Why paying off all your debt is a bad idea
Early in October, the office of British Prime Minister David Cameron released a draft of a speech he planned to make. It included the sentence: "The only way out of a debt crisis is to deal with your debts. That means households - all of us - paying off the credit card and store card bills."
Credit card debt essential to recovery
There was immediate and widespread outrage (and not just over the redundant article), which led to that sentence being amended. Some of the furor was strictly political. Cameron is a multi-millionaire from a highly privileged background, and his opponents suggested that the remark showed he was out of touch with a financially challenged electorate.
But others were appalled by the likely impact of a sudden reduction in credit card debt on the British economy. Nick Pearce, director of the Institute for Public Policy Research, an influential UK think tank, told The Guardian newspaper that "if all households paid off their credit card debts, consumer spending in one quarter would be reduced by 25 percent and GDP by 15 percent."
On a macro-economic level, the impact in the U.S. of consumers diverting cash from spending into paying down debt could be as acute as in Britain. A couple of years ago (and there's little to suggest that things have changed significantly since then), The Boston Globe carried an article that observed:
Especially in the United States, consumer spending is essential: It drives about 70 percent of economic activity - more than for most European nations and well above the rates in developing countries such as China.
Credit card balances not optional for millions
On a more practical level, there effectively seems to be zero chance of any mass paying down of card debt. Indeed, when FICO, the company that devised America's most widely used credit scoring system, polled risk managers in banks during the third quarter of 2011, fully 49.8 percent forecasted that the average credit card balance would rise over the following six months. Some 39.7 percent expected credit card delinquencies to increase too in the same period.
That's likely to surprise few, given that millions are still struggling (and sometimes failing) to make ends meet. In a report published on Oct. 10, Sentier Research found that real median household income fell more during the recovery than during the recession. By June 2011 it had plummeted overall by 9.8 percent to $49,909, down from $55,309 in December 2007.
Credit cards and the economy
In an email dated Oct. 11, Comerica Bank chief economist Robert A. Dye summed up the situation for many:
The U.S. economy barely dodges a bullet, and avoids a back-to-back recession. But that is cold comfort to the millions of unemployed and under-employed workers caught up in a still-wounded labor market. It is also only a faint ray of hope for ailing housing markets across the country. This is an expanding economy, but it is not yet a recovering economy for millions of U.S. households.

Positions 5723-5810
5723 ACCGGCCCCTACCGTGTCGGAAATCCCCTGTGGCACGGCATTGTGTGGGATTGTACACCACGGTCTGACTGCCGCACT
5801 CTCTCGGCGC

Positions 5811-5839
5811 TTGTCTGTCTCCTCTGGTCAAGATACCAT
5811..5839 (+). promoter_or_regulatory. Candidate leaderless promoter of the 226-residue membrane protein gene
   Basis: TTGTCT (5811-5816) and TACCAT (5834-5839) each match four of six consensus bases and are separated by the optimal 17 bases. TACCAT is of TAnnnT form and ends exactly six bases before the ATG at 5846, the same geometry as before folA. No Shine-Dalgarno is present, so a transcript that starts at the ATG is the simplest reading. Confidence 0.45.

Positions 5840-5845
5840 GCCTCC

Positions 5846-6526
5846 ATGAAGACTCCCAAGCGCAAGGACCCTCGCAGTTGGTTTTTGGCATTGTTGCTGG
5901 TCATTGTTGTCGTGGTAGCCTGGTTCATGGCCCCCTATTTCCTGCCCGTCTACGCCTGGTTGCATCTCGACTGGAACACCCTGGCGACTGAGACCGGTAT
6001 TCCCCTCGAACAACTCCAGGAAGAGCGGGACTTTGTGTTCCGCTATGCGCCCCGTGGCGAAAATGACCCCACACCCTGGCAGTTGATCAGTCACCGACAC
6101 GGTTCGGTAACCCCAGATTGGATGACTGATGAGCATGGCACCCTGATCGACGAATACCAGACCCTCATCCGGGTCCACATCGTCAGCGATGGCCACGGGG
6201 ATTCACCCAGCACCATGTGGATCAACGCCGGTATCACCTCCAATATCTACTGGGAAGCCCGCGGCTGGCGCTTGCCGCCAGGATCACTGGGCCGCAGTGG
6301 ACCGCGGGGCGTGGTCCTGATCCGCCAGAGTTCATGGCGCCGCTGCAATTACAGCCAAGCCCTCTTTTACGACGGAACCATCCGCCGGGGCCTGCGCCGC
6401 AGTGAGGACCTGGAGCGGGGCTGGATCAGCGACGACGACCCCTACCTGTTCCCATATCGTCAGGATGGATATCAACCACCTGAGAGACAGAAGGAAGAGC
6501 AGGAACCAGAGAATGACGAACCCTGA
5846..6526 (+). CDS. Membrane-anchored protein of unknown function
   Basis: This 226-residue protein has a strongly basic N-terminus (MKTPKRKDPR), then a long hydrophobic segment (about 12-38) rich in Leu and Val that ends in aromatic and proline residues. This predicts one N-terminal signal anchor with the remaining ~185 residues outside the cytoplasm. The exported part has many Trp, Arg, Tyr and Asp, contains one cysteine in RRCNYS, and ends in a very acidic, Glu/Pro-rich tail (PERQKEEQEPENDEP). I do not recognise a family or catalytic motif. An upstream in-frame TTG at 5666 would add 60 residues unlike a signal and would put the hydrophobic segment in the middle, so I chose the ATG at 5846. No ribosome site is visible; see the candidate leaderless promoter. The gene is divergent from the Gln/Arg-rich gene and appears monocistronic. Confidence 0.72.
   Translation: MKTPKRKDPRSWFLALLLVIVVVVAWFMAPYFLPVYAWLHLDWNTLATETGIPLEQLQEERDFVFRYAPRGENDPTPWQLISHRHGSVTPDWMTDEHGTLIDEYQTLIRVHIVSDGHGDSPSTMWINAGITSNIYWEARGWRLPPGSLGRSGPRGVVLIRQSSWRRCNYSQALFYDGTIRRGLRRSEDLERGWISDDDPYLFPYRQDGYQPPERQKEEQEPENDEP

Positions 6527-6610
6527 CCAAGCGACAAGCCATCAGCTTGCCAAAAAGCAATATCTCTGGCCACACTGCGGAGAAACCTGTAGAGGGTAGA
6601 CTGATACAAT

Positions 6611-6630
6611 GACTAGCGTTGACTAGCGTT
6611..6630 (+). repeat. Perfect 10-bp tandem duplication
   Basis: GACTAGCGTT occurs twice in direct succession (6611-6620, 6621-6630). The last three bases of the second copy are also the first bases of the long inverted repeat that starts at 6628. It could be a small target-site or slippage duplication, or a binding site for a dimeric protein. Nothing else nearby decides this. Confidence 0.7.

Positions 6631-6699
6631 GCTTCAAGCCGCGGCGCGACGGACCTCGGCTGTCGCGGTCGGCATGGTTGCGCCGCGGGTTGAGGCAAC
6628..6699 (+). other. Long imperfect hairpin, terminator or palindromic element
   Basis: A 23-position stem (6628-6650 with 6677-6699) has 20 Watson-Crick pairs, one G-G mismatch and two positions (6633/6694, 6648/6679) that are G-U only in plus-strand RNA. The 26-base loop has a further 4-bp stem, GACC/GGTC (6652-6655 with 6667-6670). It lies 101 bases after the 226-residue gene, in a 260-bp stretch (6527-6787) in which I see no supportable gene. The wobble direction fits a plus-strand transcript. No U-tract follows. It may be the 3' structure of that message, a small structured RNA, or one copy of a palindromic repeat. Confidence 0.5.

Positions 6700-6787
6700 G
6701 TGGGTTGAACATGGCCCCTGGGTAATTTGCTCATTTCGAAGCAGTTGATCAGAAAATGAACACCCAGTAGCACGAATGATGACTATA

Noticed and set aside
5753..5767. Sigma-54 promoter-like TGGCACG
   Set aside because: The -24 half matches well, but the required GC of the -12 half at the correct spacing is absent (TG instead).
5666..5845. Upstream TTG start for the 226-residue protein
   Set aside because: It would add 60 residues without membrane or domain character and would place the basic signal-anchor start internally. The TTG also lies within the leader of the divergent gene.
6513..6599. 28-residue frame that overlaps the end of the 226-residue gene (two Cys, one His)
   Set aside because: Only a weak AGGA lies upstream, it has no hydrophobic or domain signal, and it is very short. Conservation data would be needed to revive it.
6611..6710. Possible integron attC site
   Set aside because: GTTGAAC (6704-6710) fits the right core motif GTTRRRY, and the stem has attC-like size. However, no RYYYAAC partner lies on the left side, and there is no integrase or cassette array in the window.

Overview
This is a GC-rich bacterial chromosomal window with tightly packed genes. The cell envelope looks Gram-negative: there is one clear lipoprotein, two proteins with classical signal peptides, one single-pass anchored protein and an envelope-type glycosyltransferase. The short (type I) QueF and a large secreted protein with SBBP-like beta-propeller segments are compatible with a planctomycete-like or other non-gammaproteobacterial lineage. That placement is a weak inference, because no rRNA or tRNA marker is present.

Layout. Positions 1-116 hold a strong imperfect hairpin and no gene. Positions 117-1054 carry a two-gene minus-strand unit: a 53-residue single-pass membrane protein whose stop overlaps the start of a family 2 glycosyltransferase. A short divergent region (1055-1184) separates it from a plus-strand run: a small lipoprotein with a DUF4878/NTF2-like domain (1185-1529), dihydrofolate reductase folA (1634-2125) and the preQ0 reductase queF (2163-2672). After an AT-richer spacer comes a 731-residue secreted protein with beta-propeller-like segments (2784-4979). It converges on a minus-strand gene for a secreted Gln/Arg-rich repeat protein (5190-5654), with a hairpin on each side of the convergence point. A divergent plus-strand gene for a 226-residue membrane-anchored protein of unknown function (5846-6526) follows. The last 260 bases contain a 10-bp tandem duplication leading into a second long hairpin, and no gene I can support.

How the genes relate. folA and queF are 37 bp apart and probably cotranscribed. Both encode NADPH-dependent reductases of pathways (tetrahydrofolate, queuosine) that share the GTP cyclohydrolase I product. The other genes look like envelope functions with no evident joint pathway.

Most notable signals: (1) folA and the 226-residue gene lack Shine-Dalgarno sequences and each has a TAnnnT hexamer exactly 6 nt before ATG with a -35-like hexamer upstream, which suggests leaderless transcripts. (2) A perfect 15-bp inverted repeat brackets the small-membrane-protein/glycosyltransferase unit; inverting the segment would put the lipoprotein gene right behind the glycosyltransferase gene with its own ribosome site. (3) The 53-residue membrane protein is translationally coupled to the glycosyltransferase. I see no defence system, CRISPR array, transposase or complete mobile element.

Some might think Dye brave in saying that the economy has dodged a bullet; plenty of others still believe that a double-dip recession remains a real possibility. And you can see why. On Oct. 5, Discover unveiled the latest findings of its ongoing U.S. Spending Monitor survey. These found that, in September, a record number of respondents (57 percent) perceived their personal finances as getting worse, while 28 percent, another record high, described their personal financial situation as "poor."
Nearly half (44 percent) said they expected to have no money left over once they'd settled September's monthly bills, and more than half reported that they were planning to cut back that month on home improvements, major purchases and going out. Yet another record was broken when a whopping 45 percent told researchers they had no plans to save or invest that month. If consumer confidence continues to dwindle in this way, the possibility of our double-dipping our collective toes in the icy waters of recession looks worrying.
Credit card rates key to paying down debt
If you're among the lucky ones who still have spare cash, you may well think that you should pay down some or all of your card debt while you still can. It may not help the economy, but few would blame you if you thought your family should come first.
Here are a couple of tips to help you on your way:
- Consider signing up for a balance transfer credit card. At least during the 0-percent APR introductory period (anything up to 21 months), every cent you pay on one of these will reduce your balance, and none should be taken by credit card companies in interest.
- Prioritize your accounts in order of the credit card interest rates you pay. Start with the highest, and leave your low interest credit cards until last. That way, you eliminate your most expensive borrowing first.
At the end of the process, you might still not be as rich as Prime Minister Cameron, but you could be better able to weather any future financial storms than his country is.